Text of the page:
What is yacht self-management?

Simply put, self-management is the scenario whereby the captain works directly with the owner and/or their team for all aspects of the yacht’s operation. Self-managed yachts will vary depending on the amount of detail the owner requires and how particular the captain is. Back in the day, this was the original form of yacht operations. However, with tonnage and regulatory intricacy increasing, there is a point where this model reaches a limit. Not to say it isn’t possible, however, strong caution must be exercised with this management method. Realistically, this approach is probably only an option for small or very mature operations. If engaged, a recommended external operations/management audit (above normal compliance) should be undertaken annually.

Why the need for a yacht management company?

The ownership and operation of a yacht gives rise to a number of legal, fiscal, financial, technical issues and contractual relationships. All of which require careful planning and consideration. A luxury yacht is an increasingly complex business that could land you in hot water should important responsibilities be overlooked. Not a legal requirement, but a yacht management company will take care of the headaches that come with owning a luxury yacht. Some of the hassles include safety, crew, maintenance, insurance, audits, class, flag regulation, compliance and… the list is never ending when it comes to maintaining and running a superyacht. That’s why a management solution is worth considering, taking care of the million and one tasks occurring behind the scenes on a daily basis.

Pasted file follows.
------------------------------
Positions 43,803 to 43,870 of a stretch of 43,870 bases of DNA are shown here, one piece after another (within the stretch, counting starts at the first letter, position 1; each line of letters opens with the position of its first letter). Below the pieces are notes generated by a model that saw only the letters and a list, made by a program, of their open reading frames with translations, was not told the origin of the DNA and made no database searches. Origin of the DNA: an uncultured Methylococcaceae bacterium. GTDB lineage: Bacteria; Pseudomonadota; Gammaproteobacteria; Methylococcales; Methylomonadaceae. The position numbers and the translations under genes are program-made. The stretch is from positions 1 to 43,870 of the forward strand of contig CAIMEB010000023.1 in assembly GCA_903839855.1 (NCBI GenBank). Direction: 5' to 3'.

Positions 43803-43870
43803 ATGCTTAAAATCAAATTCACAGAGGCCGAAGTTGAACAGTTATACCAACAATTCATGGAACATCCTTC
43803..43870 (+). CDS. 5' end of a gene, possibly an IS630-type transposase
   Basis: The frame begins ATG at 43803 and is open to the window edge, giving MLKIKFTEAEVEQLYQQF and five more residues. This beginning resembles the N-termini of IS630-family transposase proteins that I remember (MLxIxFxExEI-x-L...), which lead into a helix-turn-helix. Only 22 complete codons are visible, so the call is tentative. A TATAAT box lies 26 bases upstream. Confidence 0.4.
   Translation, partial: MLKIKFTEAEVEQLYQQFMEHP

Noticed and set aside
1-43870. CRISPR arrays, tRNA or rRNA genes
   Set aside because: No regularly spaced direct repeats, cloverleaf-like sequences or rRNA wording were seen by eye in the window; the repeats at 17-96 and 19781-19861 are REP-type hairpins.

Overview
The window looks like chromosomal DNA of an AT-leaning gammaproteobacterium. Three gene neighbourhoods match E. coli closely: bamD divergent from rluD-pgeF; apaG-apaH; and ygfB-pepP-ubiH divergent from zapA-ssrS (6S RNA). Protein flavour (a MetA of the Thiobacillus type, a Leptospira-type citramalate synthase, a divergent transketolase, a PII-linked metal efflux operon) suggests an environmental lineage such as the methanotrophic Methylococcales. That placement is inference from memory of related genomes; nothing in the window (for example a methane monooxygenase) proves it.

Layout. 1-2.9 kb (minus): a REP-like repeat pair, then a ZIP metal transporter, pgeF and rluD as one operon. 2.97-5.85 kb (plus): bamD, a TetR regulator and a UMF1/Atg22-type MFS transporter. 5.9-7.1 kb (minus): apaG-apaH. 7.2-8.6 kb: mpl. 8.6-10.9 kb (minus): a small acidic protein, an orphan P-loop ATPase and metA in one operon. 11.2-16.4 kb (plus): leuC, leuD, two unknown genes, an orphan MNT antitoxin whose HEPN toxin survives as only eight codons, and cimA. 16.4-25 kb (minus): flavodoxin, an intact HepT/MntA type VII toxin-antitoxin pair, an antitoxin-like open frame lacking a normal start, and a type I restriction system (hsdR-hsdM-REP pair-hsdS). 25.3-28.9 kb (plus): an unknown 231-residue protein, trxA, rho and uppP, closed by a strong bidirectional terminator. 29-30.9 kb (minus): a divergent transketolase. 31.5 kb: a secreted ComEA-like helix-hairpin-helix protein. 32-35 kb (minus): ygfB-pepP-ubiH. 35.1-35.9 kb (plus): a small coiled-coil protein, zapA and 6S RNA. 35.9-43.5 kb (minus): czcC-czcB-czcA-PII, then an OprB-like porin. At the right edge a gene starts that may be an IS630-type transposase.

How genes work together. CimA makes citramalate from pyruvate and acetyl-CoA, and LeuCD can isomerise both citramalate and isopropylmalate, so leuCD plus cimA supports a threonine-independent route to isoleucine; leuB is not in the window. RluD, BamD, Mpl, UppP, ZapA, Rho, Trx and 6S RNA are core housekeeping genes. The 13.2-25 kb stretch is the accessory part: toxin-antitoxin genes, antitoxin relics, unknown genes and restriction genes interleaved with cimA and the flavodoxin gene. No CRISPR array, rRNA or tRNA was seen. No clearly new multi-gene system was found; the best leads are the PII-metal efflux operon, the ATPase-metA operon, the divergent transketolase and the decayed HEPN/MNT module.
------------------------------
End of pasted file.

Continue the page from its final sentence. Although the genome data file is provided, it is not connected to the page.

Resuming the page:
What is a Flag and how do yachts decide on a Flag?

This is probably one of the most important decisions a yacht owner will have to make. Not simply a matter of patriotism or aesthetics, the flag state will dictate the law of the land, or sea in this matter. Defined, the flag state is the country or governmental entity under whose laws a vessel is registered or licensed. The chosen flag will directly impact the vessel’s privacy, taxes, exposure to liability, boarding, and overall commercial success.

The owner could choose country of residence, however the more popular choice in the superyacht world tends to be an offshore flagging. The offshore ship registry involves selecting a country whose laws are attuned to the complexities of ownership and charter operations. A good starting point is determining Good vs Bad Flags. Good flags will be on the White List maintained by the Paris Memorandum of Understanding on Port State Control (Paris MoU). Flags on this list excel in the areas of safety, security and environmental protection. As a result, they aren’t on the radar which means fewer inspections from the port officers. The Paris MoU also maintains Grey and Black Lists, where the risk of ship boarding and detentions is higher.